A baseball screams just past the pitcher’s mound.
The hitter leaves the batter's box and knows
that second base is his. But then the sound
of smacking leather freezes him. He knows
without having to look what fate befell
the would-be double: Francisco Lindor.
Opposing coaches wonder, "What the hell?"
when Frankie dives, erasing a sure score.
For many years before Francisco made
the opening day roster, scouts believed
his defense would be strong. When they assayed
his bat, that talent was not well-received.
"His value might be solely in the field,"
some said as he climbed up the minor ranks.
"When Lindor makes the show he’ll be revealed
as unprepared for seasoned arms like Danks."
What fools they were! Yet even those who thought
Lindor might hit well in the major leagues
would not have bet his bat would be this hot;
his first full year in Cleveland? A blitzkrieg.
One hundred sixty one games with the Tribe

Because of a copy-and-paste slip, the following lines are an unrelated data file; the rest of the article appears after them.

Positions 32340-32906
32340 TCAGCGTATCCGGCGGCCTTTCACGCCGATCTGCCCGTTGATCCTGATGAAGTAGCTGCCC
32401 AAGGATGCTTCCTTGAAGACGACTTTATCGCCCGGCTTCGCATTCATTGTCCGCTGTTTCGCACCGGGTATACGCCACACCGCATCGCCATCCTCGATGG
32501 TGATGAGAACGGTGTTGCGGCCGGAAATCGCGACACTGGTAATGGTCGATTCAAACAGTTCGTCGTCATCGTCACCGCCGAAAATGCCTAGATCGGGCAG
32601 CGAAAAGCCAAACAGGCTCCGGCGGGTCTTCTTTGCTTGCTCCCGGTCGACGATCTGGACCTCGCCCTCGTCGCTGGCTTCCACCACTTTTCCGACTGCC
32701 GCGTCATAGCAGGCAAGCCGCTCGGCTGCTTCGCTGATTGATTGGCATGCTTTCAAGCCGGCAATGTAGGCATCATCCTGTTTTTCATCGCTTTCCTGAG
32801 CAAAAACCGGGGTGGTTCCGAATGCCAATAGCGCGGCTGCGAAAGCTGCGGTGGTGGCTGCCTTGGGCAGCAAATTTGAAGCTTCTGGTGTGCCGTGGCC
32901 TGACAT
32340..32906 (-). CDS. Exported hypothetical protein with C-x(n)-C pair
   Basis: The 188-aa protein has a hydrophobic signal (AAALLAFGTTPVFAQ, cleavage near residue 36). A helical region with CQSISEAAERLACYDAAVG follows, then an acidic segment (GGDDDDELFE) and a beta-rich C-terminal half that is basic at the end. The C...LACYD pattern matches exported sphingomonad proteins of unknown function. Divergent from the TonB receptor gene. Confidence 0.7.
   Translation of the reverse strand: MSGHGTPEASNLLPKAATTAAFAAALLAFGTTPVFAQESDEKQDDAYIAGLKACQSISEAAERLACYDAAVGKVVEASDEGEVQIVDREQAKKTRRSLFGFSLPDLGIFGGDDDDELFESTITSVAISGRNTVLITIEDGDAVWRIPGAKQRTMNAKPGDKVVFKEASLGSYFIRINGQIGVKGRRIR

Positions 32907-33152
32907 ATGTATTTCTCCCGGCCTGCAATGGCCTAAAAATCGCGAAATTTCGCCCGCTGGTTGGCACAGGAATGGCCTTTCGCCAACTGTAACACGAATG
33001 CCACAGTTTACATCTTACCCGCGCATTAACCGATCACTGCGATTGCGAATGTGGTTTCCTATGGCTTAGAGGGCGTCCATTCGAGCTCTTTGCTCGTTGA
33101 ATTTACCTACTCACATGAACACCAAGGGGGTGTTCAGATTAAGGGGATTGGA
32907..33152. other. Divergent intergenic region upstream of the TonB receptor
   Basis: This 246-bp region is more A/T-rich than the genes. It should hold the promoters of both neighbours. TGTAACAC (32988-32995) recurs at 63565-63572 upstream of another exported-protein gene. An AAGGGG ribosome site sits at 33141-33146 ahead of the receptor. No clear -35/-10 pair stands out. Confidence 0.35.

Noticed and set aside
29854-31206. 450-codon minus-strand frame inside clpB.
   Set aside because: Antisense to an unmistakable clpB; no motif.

and Lindor shows no signs of being weak
when standing at the plate. An All-star vibe
emanates when he rakes. There’s a mystique
surrounding the young shortstop. With a glove
that brings back fond memories of Vizquel,
and offensive production well above
the average for the league, one could foretell
a future bright. In Jeter's first full year
he slashed a line worse than Lindor's, you know.
Young shortstops, twenty-two, with futures clear
and bright ahead of them. Table below.
(If possible, please read this in the flow)
Though twenty years divide the prodigies
stats suggest Lindor's in good company.
Another one with similarities?
Honus Wagner, deadball, last century.
(It's iambic pentameter, you know)
It's difficult to know how similar
these numbers really are. Baseball evolves
as dead balls come to life and steroids blur
the eye test between years. No need to solve
the comparisons now. Lindor's career
may stretch another two decades. Baseball
will never change in how it makes us cheer:
a pitcher slides headfirst, giving his all,
maple cracks deep and blisters a pearl ball
across the cyan sky, a hopeful fan
pleads by the bench for players' uneven scrawls,
a hot dog decked in inches of Bertman.
No matter how Lindor's career comes 'round
(Perpetual All-star? A sad "what-if"?
A first-ballot entrant to Cooperstown?)
his presence on the Tribe has been a gift.
So why not enjoy what we've seen so far
and compare it to baseball's greatest stars?
His talent, displayed nightly at the Jake?
A dream from which fans hope to never wake.